U.S. News & World Report, April 2018

Preparing for some home improvement projects? You’re not alone: Fifty-eight percent of homeowners are planning for home improvement projects this year, according to a survey of more than 1,400 homeowners from LightStream, a division of SunTrust Banks Inc.


While renovating your backyard for a fun outdoor living space or replacing a dated kitchen countertop may be on your to-do list, more practical renovations are likely there as well. In particular, many homeowners are planning updates that will help keep them at home as they age and lose mobility.

Fourteen percent of homeowners cited “aging in place” as the motivation for their home improvement project. That includes homeowners who aren’t yet approaching old age, as 11 percent of respondents ages 18 to 34 and 10 percent of respondents between 35 and 44 years old cite staying in the home as they get older as a reason they plan to renovate now.

Of course, at 44 or even 65 years old, you don’t need to be converting your home into a personalized assisted living facility. Particularly while you’re still mobile, you can make relatively minor updates that will prove useful as you gradually lose flexibility, eyesight or lower body strength.

Before you start making changes to your house’s furnishings and hardware, however, decluttering is the best first step to ensure getting around your house remains easy, says J.B. Sassano, president of Mr. Handyman, a national home improvement company based in Ann Arbor, Michigan, and a part of the national home improvement company Neighborly.

“One of the things we do over the years is gather stuff – we accumulate and accumulate,” Sassano says. “But to make it easier to get around, people have to declutter. They’ll be able to make sure they can easily walk. If they have to use a wheelchair or some other walking device, there has to be that mobility around where they’re going to spend most of their time.”

Here are seven small projects to tackle in your home to help you age in place.


Add an anti-slip surface to your tub or shower. Slipping in the shower isn’t just a hazard for the elderly, though a fall is more likely to cause injury as you get older. An easy solution is to add a little traction to the floor of your tub or shower. Stick-on treads or a coating applied to the bottom of a tub are good options, as is a no-slip shower mat, as long as it doesn’t create its own tripping hazard.

Even if there’s already an anti-slip surface in your tub, Brad Hillier, CEO of bathroom remodeling company Re-Bath, says to update it because you won’t notice it’s no longer effective until you fall in the shower.

Tack rugs and mats to the floor. Knock out other spots where a fall may be more likely to happen, such as the entryway or hallway by the stairs, and ensure all rugs are secured to the floor. “They need to make sure there’s something underneath that’s going to make sure it’s going to hold in place,” Sassano says.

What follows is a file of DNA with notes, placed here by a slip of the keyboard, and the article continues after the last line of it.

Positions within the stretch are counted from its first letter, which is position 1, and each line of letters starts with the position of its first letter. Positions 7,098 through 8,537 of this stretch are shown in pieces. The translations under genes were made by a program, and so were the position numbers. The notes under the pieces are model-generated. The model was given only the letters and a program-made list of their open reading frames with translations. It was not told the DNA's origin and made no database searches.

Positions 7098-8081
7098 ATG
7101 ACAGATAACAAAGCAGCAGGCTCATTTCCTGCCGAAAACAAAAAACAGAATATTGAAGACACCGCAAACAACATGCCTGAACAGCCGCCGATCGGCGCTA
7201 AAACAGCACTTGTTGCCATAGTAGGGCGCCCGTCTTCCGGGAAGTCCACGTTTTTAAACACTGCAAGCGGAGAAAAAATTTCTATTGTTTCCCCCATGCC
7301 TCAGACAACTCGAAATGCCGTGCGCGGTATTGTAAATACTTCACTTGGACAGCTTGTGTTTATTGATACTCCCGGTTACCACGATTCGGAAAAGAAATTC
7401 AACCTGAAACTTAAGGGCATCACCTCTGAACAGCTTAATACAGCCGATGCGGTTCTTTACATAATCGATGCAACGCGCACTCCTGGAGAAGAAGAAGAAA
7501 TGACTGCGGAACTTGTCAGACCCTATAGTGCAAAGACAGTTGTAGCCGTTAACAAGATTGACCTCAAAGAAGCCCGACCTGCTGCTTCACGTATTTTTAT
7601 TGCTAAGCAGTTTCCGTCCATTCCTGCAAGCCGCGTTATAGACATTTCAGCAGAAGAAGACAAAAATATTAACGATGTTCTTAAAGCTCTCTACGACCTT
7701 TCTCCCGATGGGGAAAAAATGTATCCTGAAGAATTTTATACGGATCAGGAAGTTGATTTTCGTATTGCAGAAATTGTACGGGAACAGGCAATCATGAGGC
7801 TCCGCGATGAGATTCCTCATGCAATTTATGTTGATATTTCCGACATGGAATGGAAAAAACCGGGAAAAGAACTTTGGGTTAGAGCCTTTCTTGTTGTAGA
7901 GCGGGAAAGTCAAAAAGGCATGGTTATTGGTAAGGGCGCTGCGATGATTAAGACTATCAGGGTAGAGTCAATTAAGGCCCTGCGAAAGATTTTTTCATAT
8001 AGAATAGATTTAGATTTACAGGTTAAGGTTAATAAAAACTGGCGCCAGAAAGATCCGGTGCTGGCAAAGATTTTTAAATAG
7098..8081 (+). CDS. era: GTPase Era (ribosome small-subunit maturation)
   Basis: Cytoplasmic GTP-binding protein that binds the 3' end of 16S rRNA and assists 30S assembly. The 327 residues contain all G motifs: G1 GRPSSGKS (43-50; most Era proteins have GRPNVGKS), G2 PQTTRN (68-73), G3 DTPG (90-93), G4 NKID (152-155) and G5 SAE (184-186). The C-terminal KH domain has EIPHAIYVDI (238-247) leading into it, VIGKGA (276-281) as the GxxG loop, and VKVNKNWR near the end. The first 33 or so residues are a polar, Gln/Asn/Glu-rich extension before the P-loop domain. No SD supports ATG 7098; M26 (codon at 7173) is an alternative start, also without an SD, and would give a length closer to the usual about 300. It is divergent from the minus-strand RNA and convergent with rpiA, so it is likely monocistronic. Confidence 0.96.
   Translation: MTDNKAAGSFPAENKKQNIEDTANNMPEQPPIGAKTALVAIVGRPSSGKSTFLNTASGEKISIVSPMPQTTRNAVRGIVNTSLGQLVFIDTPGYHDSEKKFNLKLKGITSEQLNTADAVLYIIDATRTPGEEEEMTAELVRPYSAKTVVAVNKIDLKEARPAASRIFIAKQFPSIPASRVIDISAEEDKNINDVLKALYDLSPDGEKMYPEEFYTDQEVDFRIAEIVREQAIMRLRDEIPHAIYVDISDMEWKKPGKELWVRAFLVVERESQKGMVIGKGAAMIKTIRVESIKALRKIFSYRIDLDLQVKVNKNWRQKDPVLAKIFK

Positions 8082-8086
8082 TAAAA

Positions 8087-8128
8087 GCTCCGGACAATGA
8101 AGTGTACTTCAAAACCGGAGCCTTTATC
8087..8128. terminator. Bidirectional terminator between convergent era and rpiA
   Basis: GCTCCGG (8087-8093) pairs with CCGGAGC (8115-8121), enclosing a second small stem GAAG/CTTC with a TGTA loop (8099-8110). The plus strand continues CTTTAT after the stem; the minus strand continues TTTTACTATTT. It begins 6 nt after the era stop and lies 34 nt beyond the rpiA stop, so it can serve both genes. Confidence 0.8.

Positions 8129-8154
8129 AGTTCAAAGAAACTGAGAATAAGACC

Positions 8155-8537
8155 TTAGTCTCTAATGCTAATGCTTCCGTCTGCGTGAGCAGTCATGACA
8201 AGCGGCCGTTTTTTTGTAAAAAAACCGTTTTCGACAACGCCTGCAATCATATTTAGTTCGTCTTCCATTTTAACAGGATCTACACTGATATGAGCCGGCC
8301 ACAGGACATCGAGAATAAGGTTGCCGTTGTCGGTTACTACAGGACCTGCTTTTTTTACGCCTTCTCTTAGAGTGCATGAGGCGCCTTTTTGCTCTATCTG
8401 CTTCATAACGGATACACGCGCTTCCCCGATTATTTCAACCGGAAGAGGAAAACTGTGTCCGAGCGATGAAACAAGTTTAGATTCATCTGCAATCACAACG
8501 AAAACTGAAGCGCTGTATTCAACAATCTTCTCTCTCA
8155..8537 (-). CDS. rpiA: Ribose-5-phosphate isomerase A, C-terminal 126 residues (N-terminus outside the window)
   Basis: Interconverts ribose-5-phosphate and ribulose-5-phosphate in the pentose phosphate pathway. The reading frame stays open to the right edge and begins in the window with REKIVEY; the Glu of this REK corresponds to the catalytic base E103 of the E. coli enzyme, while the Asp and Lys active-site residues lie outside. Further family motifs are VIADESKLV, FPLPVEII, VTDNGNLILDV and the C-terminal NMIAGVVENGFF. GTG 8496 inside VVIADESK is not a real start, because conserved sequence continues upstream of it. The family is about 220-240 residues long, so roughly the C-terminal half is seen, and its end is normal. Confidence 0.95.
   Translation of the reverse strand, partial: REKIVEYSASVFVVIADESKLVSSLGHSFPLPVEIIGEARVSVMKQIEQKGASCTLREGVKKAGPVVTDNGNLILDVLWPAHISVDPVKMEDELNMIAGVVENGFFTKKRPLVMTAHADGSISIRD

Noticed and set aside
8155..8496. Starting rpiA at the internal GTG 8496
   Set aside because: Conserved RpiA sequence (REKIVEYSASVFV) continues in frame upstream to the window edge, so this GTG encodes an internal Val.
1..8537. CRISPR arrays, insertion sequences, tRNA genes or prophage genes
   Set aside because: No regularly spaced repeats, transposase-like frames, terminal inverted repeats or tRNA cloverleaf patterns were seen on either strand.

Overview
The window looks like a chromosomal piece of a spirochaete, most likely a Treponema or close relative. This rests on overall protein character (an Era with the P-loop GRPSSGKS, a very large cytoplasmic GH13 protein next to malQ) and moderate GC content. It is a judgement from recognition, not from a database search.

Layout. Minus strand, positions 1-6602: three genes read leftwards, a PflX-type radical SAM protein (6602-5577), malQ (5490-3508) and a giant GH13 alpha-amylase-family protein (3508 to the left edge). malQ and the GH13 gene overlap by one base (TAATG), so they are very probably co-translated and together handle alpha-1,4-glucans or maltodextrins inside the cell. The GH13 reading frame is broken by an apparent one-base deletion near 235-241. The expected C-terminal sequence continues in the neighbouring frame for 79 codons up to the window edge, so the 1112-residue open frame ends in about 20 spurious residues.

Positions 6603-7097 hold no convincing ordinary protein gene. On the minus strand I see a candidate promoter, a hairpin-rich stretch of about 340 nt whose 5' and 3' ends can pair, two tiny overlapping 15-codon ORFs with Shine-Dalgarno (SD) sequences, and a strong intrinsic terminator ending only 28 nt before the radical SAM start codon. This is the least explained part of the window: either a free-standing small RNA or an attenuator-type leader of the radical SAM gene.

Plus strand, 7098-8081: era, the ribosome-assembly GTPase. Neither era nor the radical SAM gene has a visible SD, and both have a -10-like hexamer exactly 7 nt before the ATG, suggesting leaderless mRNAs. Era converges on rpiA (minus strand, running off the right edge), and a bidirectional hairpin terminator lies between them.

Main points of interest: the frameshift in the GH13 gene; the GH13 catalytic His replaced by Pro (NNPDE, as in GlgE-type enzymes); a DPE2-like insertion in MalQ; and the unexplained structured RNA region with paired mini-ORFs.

You can attach grippers to the corners of your rug to keep them flat, or attach tape that will keep your rug stuck to the floor. 3M even makes rug anchors that look and act like the company’s Command strips, but they are designed specifically for attaching rugs to the floor.

Opt for a taller toilet. To help make standing up from feeling like a chore, opt for a taller toilet when you replace it, “so that it’s taking less lower body strength to get up and down off the toilet,” Hillier says. Kitchen and bathroom products manufacturer Kohler cites a standard toilet seat height typically being between 15 and 17 inches. For a height more similar to a chair, look at seats between 17 and 18 inches tall, according to Kohler’s website.

Add a colorful strip to step edges. To prevent a fall on the stairs, Sassano recommends adding some color variety to help you distinguish between the edges of steps, since your vision gets less and less sharp as time goes on. “Put a stripe on the stair that you’re used to walking over all the time, but now you can’t really see where it is,” Sassano says. “That’s probably one of the No. 1 causes of falls for folks.”

A piece of colored tape along the edge of a step can be all you need. Or, if you have wooden stairs, you can use paint to solve the sight issue, and also incorporate a design technique – different colors on the vertical parts of each step – to make it appear less like an aging-in-place project.

Install grab bars. For additional support, install grab bars throughout the house where getting into a standing position may be more difficult over time or to help keep your balance. In the shower and next to the toilet are the most common spots for a grab bar. “Nowadays, grab bars are incorporated into a lot of products that are already in your home so that it doesn’t have to look like a facility,” Hillier says.

Switch out doorknobs for pull-down handles. Arthritis and loss of grip strength are common issues as you get older – and both can be a chronic struggle for younger people as well. Switch out your traditional, round doorknobs throughout the house for lever handles that don’t require as much stress on your hands.

Take this project one step further and switch out round cabinet knobs for long handles you can pull without gripping. Hillier also recommends swapping twist faucet handles for larger, single-level faucets.

Get in the habit of tightening things. As you plan to age in place at home, get in the habit of “making sure that things are tightened down on a regular basis,” Sassano says. Whether it’s tightening bolts on a grab bar or applying glue and a couple screws to the banister post on your stairs, making sure parts of your house won’t fail is a key way to reduce your chances of injury at home as your need for physical support grows.